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Can Appropriate Products Capture Mass Markets in a Globalizing World? a Case Study from India

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Abstract

Historically the appropriate technology movement has been predisposed to favour non-commercial methods of designing and disseminating products and technologies specifically for the benefit of the low-income majority in developing countries. This particular bias can be understood, according to Carr (1985: 370), with reference to the fact that ‘the AT movement grew out of a concern for people with little or no cash, who must be helped to gain access to products and services in ways other than through the market place.’ In general, however, this non-commercial approach has enjoyed only a limited degree of success over the past two decades or so. For while one can readily point to examples in various developing countries where appropriate products and processes have indeed been successfully diffused at the local or village level, these successes have usually not been replicated at the macro or national level.1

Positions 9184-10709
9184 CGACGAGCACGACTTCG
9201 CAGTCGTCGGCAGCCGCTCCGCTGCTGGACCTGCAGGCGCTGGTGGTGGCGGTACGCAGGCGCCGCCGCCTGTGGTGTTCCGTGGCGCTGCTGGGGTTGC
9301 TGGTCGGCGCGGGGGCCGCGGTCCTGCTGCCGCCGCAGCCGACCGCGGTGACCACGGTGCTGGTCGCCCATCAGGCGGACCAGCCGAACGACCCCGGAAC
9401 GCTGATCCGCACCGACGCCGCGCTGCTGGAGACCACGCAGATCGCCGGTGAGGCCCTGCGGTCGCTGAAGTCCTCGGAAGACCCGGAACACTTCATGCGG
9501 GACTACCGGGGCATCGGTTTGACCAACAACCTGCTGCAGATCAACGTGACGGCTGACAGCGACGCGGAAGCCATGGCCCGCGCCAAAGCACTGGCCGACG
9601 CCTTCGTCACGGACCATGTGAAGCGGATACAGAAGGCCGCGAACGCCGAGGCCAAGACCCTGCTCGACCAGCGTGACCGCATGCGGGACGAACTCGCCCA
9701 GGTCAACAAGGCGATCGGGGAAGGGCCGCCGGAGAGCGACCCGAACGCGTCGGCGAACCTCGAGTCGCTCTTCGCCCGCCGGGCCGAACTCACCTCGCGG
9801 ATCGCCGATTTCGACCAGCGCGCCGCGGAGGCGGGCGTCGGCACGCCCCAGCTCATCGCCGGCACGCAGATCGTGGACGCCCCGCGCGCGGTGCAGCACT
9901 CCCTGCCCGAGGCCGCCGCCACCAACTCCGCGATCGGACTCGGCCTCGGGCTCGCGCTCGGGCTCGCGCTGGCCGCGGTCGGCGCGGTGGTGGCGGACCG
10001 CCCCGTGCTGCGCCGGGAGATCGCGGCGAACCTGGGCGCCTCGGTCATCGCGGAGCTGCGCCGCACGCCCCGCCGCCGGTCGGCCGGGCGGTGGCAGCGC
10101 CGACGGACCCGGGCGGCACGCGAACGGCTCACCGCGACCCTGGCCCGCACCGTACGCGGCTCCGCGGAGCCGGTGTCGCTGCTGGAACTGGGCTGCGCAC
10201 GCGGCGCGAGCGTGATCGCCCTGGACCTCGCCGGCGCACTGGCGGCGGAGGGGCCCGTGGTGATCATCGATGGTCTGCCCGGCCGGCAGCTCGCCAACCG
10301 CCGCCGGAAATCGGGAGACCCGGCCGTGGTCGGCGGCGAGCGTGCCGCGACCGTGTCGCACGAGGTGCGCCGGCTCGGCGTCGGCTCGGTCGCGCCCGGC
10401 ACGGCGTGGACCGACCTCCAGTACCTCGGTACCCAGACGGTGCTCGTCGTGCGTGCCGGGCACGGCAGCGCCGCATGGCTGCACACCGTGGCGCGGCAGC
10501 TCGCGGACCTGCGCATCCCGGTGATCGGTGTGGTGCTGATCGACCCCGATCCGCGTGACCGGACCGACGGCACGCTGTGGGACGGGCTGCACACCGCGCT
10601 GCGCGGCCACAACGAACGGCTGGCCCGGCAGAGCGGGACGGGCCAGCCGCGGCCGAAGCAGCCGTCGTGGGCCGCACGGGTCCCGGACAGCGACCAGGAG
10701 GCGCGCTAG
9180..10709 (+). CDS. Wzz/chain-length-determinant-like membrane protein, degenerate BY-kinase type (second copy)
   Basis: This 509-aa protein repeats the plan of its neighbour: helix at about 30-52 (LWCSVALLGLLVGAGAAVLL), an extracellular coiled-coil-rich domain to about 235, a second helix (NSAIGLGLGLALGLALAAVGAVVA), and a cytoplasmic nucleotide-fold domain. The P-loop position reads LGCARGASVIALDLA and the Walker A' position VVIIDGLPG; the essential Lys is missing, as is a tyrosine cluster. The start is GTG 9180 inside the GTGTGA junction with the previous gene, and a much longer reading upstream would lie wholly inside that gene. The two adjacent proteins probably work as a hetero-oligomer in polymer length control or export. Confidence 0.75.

Keywords

Demand Curve Multinational Corporation Laundry Detergent Eastern Economic Review Technology Movement 
These keywords were added by machine and not by the authors. This process is experimental and the keywords may be updated as the learning algorithm improves.

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Copyright information

© Jeffrey James 2000

Authors and Affiliations

  1. 1.Tilburg UniversityThe Netherlands

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